A master draughtsman and printmaker, French artist Jacques Villon (1875-1963) is credited with creating a purely graphic language for Cubism. His long career bridged the artistic evolution in Paris from Impressionism to Cubism, and one can follow all the phases of this transition in his graphic art. While Villon’s earliest works exude the fashionable elegance of the Belle Époque, his later etchings and drypoints are masterpieces of Cubist structure. Calling himself “The Cubist Impressionist,” Villon sought to balance the integrity of his figures against the geometry of Cubism, stating “The human figure being alive, one can not, one dare not put him in chains.”* Childs Gallery’s exhibition, “Jacques Villon: The Cubist Impressionist,” presents a selection of 24 prints displaying Villon’s stylistic transition and graphic experimentation.
Born Gaston Duchamp in Normandy, Villon was the elder brother of artists Raymond Duchamp-Villon (French, 1876-1918) and Marcel Duchamp (French, 1887-1968). He adopted the pseudonym of Jacques Villon in the mid-1890s as a tribute to Alphonse Daudet’s novel Jack (1876) and the 15th century French poet François Villon.
Villon and his brothers first learned the methods of intaglio printmaking from their maternal grandfather Emile Nicolle, an amateur artist and shipbroker. Villon made his first etching, a portrait of his father, at the age of 16.
Villon moved to Paris in 1894 to study law, but within a year he was devoting most of his time
to art. For the next ten years, he regularly contributed drawings to several illustrated newspapers, including Le Rire, Courrier français, and L’Assiette au beurre. Beginning in 1899, Villon also began to produce a number of superb aquatints, exhibiting them for the first time in 1901 at the Société Nationale des Beaux-Arts. Many of these early prints were in the sophisticated manner of the Belle Époque and showed the influence of French artists Henri de Toulouse-Lautrec and Paul César Helleu.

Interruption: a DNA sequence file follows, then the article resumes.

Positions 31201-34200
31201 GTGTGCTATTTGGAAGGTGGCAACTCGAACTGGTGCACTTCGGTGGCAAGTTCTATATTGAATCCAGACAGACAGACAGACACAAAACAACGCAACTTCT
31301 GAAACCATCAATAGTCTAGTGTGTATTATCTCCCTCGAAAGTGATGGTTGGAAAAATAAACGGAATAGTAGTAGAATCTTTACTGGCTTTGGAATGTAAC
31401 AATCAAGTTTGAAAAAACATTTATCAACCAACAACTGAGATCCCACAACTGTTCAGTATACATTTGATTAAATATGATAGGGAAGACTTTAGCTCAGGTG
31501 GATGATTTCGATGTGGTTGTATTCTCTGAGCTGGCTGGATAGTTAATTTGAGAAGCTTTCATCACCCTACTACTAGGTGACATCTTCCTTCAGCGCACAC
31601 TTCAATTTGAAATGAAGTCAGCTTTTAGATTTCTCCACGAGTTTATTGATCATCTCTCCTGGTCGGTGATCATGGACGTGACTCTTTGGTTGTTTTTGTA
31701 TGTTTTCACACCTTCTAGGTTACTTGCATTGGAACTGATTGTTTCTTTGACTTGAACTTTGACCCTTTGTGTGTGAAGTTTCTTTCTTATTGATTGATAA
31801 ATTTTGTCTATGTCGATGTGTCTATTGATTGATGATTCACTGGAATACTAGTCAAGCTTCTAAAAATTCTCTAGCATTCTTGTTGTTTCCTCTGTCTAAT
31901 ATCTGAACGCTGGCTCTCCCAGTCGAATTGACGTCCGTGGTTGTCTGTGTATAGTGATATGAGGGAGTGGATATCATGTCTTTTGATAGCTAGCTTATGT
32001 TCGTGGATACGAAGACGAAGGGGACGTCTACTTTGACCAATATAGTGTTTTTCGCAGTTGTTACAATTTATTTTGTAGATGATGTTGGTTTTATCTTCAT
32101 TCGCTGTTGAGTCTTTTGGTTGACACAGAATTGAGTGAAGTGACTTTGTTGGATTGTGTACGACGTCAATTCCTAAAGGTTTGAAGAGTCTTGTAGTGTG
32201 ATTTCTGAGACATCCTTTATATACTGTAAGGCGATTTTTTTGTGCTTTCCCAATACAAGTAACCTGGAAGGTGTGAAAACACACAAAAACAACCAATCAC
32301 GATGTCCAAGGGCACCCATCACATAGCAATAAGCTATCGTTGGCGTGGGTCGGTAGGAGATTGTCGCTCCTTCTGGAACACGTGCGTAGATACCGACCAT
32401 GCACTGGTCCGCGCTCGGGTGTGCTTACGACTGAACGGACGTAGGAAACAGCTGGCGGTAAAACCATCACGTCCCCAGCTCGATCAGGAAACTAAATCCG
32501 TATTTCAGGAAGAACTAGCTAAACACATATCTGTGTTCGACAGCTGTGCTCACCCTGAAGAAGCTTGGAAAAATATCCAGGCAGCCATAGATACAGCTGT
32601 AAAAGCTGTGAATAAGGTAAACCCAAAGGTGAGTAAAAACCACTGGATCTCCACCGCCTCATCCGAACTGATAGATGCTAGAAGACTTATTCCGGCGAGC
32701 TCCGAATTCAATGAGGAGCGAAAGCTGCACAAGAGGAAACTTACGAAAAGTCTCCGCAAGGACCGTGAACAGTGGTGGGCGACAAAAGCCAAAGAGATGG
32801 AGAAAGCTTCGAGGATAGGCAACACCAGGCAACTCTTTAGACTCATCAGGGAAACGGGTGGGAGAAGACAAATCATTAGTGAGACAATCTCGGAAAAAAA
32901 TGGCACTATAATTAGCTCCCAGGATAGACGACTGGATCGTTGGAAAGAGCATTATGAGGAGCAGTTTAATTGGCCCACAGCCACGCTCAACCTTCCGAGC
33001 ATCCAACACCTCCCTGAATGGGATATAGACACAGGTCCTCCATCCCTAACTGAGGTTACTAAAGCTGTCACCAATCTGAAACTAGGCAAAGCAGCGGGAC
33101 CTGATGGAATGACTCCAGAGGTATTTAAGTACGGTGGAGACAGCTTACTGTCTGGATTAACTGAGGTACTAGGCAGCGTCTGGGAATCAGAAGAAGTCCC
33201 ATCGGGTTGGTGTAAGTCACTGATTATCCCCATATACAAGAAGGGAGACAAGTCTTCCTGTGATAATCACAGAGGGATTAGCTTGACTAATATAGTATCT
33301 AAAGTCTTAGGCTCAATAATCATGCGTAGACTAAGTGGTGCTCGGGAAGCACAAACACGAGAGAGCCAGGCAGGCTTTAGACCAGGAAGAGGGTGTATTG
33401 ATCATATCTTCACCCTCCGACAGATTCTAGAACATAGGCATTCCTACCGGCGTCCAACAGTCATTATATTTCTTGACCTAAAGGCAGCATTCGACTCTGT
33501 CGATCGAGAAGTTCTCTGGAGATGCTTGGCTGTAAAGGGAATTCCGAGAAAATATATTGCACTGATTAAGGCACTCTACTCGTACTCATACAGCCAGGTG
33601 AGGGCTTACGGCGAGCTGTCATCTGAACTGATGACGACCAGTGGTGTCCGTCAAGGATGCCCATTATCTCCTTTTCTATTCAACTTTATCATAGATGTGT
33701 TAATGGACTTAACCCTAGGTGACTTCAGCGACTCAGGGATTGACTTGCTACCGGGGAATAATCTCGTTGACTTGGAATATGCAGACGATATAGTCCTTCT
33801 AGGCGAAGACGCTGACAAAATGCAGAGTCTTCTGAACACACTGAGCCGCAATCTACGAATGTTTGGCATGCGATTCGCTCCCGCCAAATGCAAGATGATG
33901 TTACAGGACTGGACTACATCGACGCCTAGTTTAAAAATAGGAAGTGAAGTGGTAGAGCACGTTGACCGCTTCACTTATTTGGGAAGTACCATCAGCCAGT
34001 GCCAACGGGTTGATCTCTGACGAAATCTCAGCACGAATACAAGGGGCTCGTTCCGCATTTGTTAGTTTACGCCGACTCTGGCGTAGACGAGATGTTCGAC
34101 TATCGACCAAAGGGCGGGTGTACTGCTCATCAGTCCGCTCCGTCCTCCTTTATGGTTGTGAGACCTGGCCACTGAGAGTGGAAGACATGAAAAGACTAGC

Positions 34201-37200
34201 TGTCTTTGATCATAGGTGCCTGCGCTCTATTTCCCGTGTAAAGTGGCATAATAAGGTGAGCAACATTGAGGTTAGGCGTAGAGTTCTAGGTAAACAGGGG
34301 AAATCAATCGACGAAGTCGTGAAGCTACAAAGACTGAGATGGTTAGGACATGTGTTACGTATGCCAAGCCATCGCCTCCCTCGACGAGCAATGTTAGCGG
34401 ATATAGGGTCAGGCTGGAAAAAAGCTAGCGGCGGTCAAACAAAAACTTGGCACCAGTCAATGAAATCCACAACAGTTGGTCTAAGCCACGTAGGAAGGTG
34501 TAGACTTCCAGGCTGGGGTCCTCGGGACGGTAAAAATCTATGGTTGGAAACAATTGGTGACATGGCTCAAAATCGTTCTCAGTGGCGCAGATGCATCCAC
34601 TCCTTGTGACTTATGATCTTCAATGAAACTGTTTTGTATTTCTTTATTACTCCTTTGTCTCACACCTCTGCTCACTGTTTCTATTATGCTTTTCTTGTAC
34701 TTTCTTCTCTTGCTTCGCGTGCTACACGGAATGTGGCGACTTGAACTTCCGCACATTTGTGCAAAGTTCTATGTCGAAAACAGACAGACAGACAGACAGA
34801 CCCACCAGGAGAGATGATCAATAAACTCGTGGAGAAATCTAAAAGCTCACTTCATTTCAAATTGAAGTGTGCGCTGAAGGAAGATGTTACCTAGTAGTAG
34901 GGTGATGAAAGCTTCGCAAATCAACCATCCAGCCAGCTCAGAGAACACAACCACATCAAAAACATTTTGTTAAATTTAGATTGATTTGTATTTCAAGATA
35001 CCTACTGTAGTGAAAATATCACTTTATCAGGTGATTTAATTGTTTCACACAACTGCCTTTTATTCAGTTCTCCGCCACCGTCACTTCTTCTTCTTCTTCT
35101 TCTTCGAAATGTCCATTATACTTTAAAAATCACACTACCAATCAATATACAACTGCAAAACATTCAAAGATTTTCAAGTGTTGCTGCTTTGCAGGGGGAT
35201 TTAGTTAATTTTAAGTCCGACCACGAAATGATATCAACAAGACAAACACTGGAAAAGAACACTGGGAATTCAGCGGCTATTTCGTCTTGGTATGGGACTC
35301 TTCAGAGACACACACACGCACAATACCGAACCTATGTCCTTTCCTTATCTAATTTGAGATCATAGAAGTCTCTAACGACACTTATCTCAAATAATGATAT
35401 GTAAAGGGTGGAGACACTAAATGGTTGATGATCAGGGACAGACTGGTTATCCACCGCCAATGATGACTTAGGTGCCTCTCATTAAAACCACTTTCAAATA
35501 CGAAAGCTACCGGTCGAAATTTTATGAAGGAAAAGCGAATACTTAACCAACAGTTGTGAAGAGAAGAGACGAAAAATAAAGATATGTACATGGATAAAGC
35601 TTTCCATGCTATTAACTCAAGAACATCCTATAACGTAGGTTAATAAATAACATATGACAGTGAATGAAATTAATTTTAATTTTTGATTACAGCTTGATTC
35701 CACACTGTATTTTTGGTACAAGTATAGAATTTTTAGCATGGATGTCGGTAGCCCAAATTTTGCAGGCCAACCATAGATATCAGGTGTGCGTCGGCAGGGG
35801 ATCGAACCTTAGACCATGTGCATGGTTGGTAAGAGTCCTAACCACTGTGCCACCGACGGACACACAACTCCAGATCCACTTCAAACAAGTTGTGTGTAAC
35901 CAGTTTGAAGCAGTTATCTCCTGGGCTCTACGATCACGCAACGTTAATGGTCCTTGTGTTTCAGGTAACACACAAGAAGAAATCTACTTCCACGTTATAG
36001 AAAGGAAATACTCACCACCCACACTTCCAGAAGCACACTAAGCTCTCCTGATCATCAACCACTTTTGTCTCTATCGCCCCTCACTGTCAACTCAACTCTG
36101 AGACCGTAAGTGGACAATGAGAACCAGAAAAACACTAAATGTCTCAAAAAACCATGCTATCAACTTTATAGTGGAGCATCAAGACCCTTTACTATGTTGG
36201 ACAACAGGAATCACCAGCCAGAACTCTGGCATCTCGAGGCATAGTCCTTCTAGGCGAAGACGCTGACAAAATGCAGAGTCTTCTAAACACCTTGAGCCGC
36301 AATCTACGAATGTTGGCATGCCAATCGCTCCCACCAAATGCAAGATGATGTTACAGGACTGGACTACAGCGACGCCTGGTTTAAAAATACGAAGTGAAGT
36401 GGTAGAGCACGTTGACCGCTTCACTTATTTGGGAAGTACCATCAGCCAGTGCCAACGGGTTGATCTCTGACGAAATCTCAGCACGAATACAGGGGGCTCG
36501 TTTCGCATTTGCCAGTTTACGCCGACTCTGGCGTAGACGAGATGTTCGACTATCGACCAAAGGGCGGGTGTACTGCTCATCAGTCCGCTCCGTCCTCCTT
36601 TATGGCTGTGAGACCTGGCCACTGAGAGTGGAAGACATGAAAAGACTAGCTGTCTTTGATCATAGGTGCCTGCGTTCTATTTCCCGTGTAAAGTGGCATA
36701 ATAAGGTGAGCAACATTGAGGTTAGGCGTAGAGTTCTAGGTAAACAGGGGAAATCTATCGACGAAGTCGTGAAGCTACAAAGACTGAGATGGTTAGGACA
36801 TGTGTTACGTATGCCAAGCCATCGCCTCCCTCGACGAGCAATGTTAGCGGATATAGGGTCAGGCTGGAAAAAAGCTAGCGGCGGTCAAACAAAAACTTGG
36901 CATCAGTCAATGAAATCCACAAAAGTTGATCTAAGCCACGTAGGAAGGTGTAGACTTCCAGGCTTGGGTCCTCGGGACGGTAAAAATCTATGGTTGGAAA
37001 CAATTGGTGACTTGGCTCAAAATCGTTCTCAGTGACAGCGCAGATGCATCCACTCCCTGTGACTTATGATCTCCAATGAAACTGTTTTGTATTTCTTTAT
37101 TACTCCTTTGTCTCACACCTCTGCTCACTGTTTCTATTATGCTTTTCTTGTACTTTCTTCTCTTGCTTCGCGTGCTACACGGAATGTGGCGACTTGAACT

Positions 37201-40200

In 1906, Villon left Paris for the suburb of Puteaux, where he was to remain for the rest of his life. In his new studio, Villon began to focus almost exclusively on black-and-white etchings and drypoints, abandoning the color aquatints of his Paris years. By 1910, he had moved definitively from an expressive drawing style toward the beginnings of analytical Cubism. He began to simplify his forms, eliminating detail and breaking his subjects into shaded pyramidal planes. This early shift is evident in Villon’s 1911 drypoint studies of Renée, which reveal the angular internal structure of the prints’ single massive figure.
Villon’s transition to Cubism was profoundly influenced by the Section d’Or, an ancient Greek theory of proportion described in a 1910 translation of Leonardo da Vinci’s Treatise on Painting. Leonardo’s system for dividing objects into pyramids became the basis for Villon’s Cubist compositions. In 1912 Villon adopted the
name “Section d’Or” to describe a group of Cubist artists who met regularly at his Puteaux studio, including Fernand Léger, Jean Metzinger, Juan Gris, and Villon’s brothers Raymond and Marcel. The name reflects their common interest in geometric forms and mathematical proportions.
1913 was a critical year in Villon’s transition to Cubism. He created his cubist masterpieces, 7 large drypoints translating Cubist theory into the linear techniques of printmaking.
These portraits are fragmented into patchworks of interwoven planes, and densely covered with hatched lines of varying density and direction. That same year, Villon exhibited at the famous Armory Show in New York City, helping to introduce European modern Art to the United States.
Throughout Villon’s long career, he continued to push the limits of his fluid graphic style, as the importance of subject gave way to problems of line, volume, and movement. His later prints attain an almost serene sense of structure, with dense networks of diagonals intersecting an orderly grid of parallel strokes.
Villon’s work is represented in numerous collections, including the Museum of Fine Arts, Boston; The Metropolitan Museum of Art, New York; The National Gallery of Art, Washington D.C; The Philadelphia Museum of Art, PA; The Museum of Modern Art, NY; and La Bibliothèque Nationale, Paris.
*Quoted by Peter A.
Wick in Jacques Villon: Master of Graphic Art (1875-1963), Boston: Museum of Fine Arts, 1964, p.26.